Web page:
is that the file associations will make starting Vim the default action.  With
the "Edit with Vim" menu entry you can keep the existing file association for
double clicking on the file, and edit the file with Vim when you want.  For
example, you can associate "*.mak" with your make program.  You can execute
the makefile by double clicking it and use the "Edit with Vim" entry to edit
the makefile.

You can select any files and right-click to see a menu option called "Edit
with gvim".  Choosing this menu option will invoke gvim with the file you have
selected.  If you select multiple files, you will find two gvim-related menu
"Edit with multiple gvims"  -- one gvim for each file in the selection
"Edit with single gvim"     -- one gvim for all the files in the selection
And if there already is a gvim running:
"Edit with existing gvim"   -- edit the file with the running gvim

The "edit with existing Vim" entries can be disabled by adding an entry in the
registry under HKLM\Software\Vim\Gvim, named DisableEditWithExisting, and with
any value.
You can add the "Edit with Vim" menu entry in an easy way by using the
"install.exe" program.  It will add several registry entries for you.

You can also do this by hand.  This is complicated!  Use the install.exe if
you can.

1. Start the registry editor with "regedit".
2. Add these keys:
   key          value name                  value
                {default}                   Vim Shell Extension
                {default}                   {path}\gvimext.dll
                ThreadingModel              Apartment
                {default}                   {51EEE242-AD87-11d3-9C1E-0090278BBD99}
   HKEY_LOCAL_MACHINE\Software\Microsoft\Windows\CurrentVersion\Shell Extensions\Approved
                                            Vim Shell Extension
                path                        {path}\gvim.exe
   HKEY_LOCAL_MACHINE\Software\Microsoft\Windows\CurrentVersion\Uninstall\vim 8.2
                DisplayName                 Vim 8.2: Edit with Vim popup menu entry
                UninstallString             {path}\uninstall.exe

   Replace {path} with the path that leads to the executable.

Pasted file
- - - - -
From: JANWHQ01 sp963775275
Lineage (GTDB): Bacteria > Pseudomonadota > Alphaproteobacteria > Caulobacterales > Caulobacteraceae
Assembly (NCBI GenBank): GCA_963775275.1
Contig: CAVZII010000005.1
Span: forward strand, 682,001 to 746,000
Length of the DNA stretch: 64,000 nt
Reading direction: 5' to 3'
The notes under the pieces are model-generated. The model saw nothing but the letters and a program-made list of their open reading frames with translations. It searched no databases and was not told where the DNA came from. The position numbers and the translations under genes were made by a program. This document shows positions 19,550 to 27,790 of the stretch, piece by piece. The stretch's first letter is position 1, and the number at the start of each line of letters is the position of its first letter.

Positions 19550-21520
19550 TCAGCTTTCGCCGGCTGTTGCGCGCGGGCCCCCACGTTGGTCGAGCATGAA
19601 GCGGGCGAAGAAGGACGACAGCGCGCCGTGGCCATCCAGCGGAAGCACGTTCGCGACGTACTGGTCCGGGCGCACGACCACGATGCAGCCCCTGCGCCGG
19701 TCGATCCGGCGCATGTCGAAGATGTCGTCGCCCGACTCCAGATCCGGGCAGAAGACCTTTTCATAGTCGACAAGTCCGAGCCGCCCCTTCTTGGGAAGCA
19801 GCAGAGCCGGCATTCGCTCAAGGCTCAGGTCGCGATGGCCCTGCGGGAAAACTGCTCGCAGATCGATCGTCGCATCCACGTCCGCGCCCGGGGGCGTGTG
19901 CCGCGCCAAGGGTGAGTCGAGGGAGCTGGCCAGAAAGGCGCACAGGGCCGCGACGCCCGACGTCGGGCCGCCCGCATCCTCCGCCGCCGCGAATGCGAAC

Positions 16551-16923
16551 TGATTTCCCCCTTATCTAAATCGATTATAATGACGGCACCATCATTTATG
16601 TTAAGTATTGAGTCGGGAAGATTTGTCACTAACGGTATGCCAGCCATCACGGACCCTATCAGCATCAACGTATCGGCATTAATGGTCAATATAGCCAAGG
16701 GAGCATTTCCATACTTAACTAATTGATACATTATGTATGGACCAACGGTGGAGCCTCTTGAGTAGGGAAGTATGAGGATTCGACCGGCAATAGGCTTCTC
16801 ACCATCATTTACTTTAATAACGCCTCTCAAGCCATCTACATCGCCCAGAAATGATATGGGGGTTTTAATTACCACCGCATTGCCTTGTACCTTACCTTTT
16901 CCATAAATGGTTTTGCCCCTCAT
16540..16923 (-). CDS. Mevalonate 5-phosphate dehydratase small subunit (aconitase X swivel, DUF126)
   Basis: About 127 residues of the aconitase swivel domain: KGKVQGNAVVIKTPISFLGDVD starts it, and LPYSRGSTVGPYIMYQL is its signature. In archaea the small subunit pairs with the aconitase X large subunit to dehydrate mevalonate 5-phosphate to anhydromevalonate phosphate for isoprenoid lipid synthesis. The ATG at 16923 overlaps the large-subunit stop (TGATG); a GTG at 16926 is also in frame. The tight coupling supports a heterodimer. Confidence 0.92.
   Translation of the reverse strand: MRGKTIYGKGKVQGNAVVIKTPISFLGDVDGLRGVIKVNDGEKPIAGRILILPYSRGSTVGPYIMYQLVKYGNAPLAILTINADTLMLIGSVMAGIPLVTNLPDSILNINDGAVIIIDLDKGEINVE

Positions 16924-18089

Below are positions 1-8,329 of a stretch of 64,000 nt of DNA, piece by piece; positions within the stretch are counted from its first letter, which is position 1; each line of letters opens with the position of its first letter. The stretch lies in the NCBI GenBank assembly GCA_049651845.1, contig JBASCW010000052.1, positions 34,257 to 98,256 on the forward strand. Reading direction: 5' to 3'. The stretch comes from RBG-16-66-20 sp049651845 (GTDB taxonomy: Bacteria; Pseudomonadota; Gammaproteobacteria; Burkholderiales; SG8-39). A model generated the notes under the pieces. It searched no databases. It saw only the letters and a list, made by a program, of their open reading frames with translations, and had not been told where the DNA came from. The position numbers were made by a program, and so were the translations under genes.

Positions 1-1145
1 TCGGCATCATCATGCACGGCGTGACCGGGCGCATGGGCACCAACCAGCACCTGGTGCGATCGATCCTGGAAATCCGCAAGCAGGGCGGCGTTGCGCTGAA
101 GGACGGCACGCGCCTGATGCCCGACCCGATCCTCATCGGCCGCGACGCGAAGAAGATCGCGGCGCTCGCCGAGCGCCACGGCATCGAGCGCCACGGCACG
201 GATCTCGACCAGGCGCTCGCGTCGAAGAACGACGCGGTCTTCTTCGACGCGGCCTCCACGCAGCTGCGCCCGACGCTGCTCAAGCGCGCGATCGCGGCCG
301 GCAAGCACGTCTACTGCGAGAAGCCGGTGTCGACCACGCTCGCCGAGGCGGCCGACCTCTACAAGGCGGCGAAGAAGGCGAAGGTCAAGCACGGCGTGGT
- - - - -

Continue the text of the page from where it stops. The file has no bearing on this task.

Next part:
Don't type {default}, this is the value for the key itself.

To remove "Edit with Vim" from the popup menu, just remove the registry
entries mentioned above.  The "uninstall.exe" program can do this for you.
You can also use the entry in the Windows standard "Add/Remove Programs" list.

If you notice that this entry overrules other file type associations, set
those associations again by hand (using Windows Explorer, see above).  This
only seems to happen on some Windows NT versions (Windows bug?).  Procedure:
1. Find the name of the file type.  This can be done by starting the registry
   editor, and searching for the extension in \\HKEY_CLASSES_ROOT
2. In a Windows Explorer, use View/Options/File Types.  Search for the file
   type in the list and click "Edit".  In the actions list, you can select on
   to be used as the default (normally the "open" action) and click on the
   "Set Default" button.

Vim in the "Open With..." context menu                  win32-open-with-menu

If you use the Vim install program you have the choice to add Vim to the "Open
With..." menu.  This means you can use Vim to edit many files.  Not every file
(for unclear reasons...), thus the "Edit with Vim" menu entry is still useful.

One reason to add this is to be able to edit HTML files directly from Internet
Explorer.  To enable this use the "Tools" menu, "Internet Options..." entry.
In the dialog select the "Programs" tab and select Vim in the "HTML editor"
choice.  If it's not there then installing didn't work properly.

Doing this manually can be done with this script:





@="c:\\vim\\vim82\\gvim.exe \"%1\""




Change the "c:\\vim\\vim82" bit to where gvim.exe is actually located.

To uninstall this run the Vim uninstall program or manually delete the
registry entries with "regedit".

3. Using the clipboard                                  gui-clipboard

Windows has a clipboard, where you can copy text to, and paste text from.  Vim
supports this in several ways.  For other systems see gui-selections.

The "* register reflects the contents of the clipboard.  quotestar

When the "unnamed" string is included in the 'clipboard' option, the unnamed
register is the same.  Thus you can yank to and paste from the clipboard
without prepending "* to commands. If this doesn't work use the "unnamedplus"
string in the 'clipboard' option.

The 'a' flag in 'guioptions' is not included by default.  This means that text
is only put on the clipboard when an operation is performed on it.  Just
Visually selecting text doesn't put it on the clipboard.  When the 'a' flag is
included, the text is copied to the clipboard even when it is not operated

To use the standard MS-Windows way of CTRL-XCTRL-C and CTRL-V, use the
$VIMRUNTIME/mswin.vim script.  You could add this line to your _vimrc file:
        source $VIMRUNTIME/mswin.vim

Since CTRL-C is used to copy the text to the clipboard, it can't be used to